What is your favorite aspect of design? What is the thing you’re most drawn to?
Nice typography and packaging. There’s something about packaging that’s so cool, even if you don’t need it. It’s something that’s tangible, and when it’s done nicely, you just want to immerse yourself in it. It’s cool to be able to buy something in a beautiful box and then use the box afterward because you like it so much.
What are your top three favorite typefaces right now?
Hoefler, Gotham, and DIN Neue. I’ve always really liked DIN Neue—it’s a classic.
What are the most important qualities in a person?
Open-mindedness. Honesty. Flexibility.
What do you do here?
Partner and creative director. I am responsible for leading the creative effort, translating what the client wants into what we produce.
What’s the best thing about that job?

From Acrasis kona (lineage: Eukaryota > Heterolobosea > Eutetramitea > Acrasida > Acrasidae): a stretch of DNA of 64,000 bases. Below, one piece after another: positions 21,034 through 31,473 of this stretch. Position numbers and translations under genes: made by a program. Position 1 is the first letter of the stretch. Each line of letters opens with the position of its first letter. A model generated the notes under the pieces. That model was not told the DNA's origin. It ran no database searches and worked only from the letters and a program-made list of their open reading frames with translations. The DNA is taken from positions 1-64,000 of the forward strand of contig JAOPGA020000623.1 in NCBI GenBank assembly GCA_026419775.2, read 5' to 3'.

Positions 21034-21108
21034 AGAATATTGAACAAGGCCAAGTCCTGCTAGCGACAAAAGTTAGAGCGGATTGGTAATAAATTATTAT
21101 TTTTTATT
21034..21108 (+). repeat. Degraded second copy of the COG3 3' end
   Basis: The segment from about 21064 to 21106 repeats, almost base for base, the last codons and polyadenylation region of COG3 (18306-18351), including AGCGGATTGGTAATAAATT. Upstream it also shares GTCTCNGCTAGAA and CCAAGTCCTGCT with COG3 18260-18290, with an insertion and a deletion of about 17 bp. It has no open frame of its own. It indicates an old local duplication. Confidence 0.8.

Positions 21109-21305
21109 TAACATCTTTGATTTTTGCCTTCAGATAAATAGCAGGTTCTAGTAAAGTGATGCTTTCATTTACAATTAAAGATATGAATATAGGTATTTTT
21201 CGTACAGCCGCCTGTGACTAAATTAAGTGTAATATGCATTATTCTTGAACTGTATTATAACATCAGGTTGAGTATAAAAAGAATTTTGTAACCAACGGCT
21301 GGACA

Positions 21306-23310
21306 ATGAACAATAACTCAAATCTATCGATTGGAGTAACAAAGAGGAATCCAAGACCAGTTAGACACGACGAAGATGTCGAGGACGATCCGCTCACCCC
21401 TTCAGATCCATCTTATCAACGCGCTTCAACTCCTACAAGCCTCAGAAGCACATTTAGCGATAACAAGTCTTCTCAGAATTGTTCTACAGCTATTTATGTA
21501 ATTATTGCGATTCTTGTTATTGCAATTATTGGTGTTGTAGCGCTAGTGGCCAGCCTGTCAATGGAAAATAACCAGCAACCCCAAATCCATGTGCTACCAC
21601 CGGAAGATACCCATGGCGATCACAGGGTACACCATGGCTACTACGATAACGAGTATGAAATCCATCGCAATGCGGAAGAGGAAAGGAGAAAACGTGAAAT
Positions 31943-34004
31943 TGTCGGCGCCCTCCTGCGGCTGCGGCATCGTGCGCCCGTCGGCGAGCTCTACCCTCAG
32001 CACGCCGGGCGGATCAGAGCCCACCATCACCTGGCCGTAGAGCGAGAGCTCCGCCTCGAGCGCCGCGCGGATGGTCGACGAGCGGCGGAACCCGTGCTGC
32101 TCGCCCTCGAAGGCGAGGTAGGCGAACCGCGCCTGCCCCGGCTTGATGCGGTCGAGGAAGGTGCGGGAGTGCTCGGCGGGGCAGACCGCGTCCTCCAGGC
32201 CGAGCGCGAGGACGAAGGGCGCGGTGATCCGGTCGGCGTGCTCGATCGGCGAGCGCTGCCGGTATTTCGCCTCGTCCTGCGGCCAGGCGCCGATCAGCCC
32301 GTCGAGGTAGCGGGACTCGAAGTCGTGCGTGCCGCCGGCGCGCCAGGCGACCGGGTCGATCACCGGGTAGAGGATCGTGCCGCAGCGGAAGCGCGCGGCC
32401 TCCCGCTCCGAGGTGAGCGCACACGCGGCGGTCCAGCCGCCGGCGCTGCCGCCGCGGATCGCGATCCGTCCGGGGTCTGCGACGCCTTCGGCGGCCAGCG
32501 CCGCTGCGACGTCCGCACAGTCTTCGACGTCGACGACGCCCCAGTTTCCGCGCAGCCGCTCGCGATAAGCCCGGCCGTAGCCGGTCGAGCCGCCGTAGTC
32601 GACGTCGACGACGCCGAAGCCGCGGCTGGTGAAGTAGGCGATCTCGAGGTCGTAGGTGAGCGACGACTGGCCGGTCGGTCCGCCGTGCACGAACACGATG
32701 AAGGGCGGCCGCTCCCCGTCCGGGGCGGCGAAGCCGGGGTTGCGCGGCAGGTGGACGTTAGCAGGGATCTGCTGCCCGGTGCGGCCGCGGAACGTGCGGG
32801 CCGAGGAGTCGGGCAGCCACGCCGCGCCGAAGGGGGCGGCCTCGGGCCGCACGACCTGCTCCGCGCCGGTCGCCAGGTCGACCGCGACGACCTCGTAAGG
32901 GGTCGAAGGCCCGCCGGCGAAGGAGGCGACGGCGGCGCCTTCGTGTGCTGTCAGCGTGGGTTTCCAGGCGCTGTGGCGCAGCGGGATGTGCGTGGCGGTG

Probably the freedom.
That’s not intimidating?
Very intimidating. Always.
Have you had jobs where you’ve had restrictions? Is that harder? Easier?
Sometimes restrictions do make it easier. It’s one of the problems I have with a lot of design competitions—you look at the work and while it might look great, you never understand the context that it was created in. I think it makes it much more challenging when you have stipulations, when you have a budget, a deadline, certain materials you have to use. Honestly, I really don’t like a blank piece of paper...
When you start a new project, what’s the first thing you take into consideration?
There are a lot of things. Who the client is, what they’re trying to achieve, how much you feel they really understand what they’re doing. You have clients who know what they want and don’t know what they need, and you have clients who know what they need but don’t know what they want. It’s about trying to pinpoint them in that spectrum.
Do you feel like you have a defining aesthetic?